By Jo Strausz Rosen

Dr. Betsy Stone, PhD, felt waves of joy and pleasure being with people in a recent visit to Chicago to teach a class. “Post pandemic, I find learning together is so satisfying. These moments of joy and happiness are fleeting. They are not pure. Even when we are most filled with joy, a piece of us is observing, perhaps thinking of other things, taking us away from the pure state of joy we most appreciate. We envision happiness as a kind of pure, steady state that we can achieve and remain in… but happiness is a passageway in time. The moments of extraordinary joy also contains elements of doubt, fear, and loss.”

Rather than aspire to happiness, Martin Seligman, “The Happiness Guru,” suggests that our goal should be WELLBEING. Faith, nature, spirituality, family, and friendships are the kinds of things that bring wellbeing. And if we are fortunate enough to have meaningful jobs, we can feel a sense of wellbeing while working. Dr. Stone says to observe our self-satisfaction – the relationship between what we want and want we have. For most of us, when the goal is achievable and within reaching distance, we feel the highest moments of satisfaction.

Seligman says we should aspire to flourish. We can flourish even when we struggle. We are all struggling about the current state of the world. We live with frustrations and angst.  Flourishing happens when life is authentic, we are meeting goals and making connections, and relishing our accomplishments. Happiness is not a lasting state. We can let happiness go and seek Seligman’s PERMA model to help us flourish. PERMA stands for Positive emotions, Engagement, Relationships, Meaning and Accomplishment.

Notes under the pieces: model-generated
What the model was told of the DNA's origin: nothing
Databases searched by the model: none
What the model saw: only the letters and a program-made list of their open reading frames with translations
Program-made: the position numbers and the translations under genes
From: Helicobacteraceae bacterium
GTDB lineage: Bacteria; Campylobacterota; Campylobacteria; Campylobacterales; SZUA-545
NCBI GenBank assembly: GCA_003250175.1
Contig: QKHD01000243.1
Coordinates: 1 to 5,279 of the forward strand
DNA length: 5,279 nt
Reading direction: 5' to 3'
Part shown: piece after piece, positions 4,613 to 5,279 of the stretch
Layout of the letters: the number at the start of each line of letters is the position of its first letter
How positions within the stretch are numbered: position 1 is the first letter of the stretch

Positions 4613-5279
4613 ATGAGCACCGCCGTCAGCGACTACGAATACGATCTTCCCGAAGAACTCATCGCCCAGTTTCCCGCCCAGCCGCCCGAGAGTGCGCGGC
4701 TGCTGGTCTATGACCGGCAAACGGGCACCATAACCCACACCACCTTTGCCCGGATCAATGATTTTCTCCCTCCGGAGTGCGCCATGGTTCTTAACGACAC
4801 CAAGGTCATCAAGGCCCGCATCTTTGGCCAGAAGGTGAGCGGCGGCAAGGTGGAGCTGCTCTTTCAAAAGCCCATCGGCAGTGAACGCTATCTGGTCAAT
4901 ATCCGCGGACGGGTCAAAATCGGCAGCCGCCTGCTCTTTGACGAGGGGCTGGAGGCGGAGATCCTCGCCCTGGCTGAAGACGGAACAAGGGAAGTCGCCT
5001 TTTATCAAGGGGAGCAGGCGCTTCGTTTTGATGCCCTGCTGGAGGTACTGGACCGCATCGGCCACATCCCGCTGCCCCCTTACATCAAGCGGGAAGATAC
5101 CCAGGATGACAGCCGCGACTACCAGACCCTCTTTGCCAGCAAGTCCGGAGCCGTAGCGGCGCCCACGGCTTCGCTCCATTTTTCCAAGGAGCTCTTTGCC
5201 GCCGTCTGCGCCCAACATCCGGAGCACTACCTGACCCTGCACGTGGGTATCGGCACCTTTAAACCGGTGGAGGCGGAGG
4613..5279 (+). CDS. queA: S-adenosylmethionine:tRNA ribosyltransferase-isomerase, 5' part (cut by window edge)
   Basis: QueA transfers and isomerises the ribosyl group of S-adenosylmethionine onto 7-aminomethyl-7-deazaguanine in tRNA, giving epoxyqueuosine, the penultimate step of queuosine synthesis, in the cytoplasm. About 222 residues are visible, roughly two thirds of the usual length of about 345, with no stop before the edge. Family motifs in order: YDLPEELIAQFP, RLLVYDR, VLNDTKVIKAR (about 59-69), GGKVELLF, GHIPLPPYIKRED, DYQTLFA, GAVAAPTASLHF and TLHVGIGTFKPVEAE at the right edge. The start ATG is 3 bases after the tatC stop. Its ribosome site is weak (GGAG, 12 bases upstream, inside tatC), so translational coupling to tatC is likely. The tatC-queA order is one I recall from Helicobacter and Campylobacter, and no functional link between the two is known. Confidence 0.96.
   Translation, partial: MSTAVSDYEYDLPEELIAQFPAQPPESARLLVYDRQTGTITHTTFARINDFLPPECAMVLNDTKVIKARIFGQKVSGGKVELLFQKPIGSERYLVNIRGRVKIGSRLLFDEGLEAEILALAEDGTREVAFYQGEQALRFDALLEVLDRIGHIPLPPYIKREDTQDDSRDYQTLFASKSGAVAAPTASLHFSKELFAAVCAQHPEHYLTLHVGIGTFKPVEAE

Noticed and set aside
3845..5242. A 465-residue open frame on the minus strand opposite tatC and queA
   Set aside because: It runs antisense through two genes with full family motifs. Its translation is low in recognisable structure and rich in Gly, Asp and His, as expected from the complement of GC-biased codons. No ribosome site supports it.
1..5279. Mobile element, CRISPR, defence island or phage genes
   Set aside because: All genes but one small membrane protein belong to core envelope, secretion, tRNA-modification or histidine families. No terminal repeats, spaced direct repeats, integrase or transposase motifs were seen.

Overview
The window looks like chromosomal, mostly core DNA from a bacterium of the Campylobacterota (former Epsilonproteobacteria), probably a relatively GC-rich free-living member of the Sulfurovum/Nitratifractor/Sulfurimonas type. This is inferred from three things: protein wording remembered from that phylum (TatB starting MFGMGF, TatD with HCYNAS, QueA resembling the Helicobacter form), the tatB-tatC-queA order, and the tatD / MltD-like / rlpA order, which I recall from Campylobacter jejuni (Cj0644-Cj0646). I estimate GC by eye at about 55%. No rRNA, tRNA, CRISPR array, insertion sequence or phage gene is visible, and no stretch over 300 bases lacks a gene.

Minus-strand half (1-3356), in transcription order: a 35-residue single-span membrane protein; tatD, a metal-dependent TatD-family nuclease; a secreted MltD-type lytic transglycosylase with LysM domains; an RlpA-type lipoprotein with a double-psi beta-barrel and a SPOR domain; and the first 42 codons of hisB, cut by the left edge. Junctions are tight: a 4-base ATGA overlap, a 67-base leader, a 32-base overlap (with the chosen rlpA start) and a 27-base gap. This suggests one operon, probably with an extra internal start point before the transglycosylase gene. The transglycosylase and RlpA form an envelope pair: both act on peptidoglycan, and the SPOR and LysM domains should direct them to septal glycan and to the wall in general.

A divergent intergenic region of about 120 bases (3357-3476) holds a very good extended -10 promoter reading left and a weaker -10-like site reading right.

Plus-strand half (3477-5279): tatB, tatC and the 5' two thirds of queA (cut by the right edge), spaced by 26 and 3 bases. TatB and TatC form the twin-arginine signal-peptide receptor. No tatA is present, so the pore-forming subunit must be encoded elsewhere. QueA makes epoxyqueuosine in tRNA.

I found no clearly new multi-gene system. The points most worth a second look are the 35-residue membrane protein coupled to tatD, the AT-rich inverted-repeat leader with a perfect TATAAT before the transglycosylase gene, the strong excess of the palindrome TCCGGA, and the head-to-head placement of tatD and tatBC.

Positive emotions are a place to linger in the moments when we feel pleasure and joy. Build these moments by spending time with friends and people we care about, doing things we enjoy, like listening to music, walking in nature, praying, knitting, cooking, writing…. When we do pleasurable things, we can pay attention to get more out of these. We can say aloud, “I love to do _____” Dr. Stone suggests that we stay present when we are in these moments and name the positive emotions we feel. Even be present during chores and feel the water wash over our hands in the sink as we complete the task of cleaning dishes. These moments of perceiving wellbeing elevate us from feeling negative.

Engagement – Be present. Go with the flow.  Think of the jazz musician who riffs during a performance, totally present, flowing from the inside out… We are more likely to experience flow while we use our innate character strengths – helping us to experience more joy over time. The attention to our strengths increases our sense of flow. Living in the moment is engagement. A creative or meditative process in which our conscious mind isn’t directing our thoughts but is spontaneous in the here and now. Be present. This moment is all there is.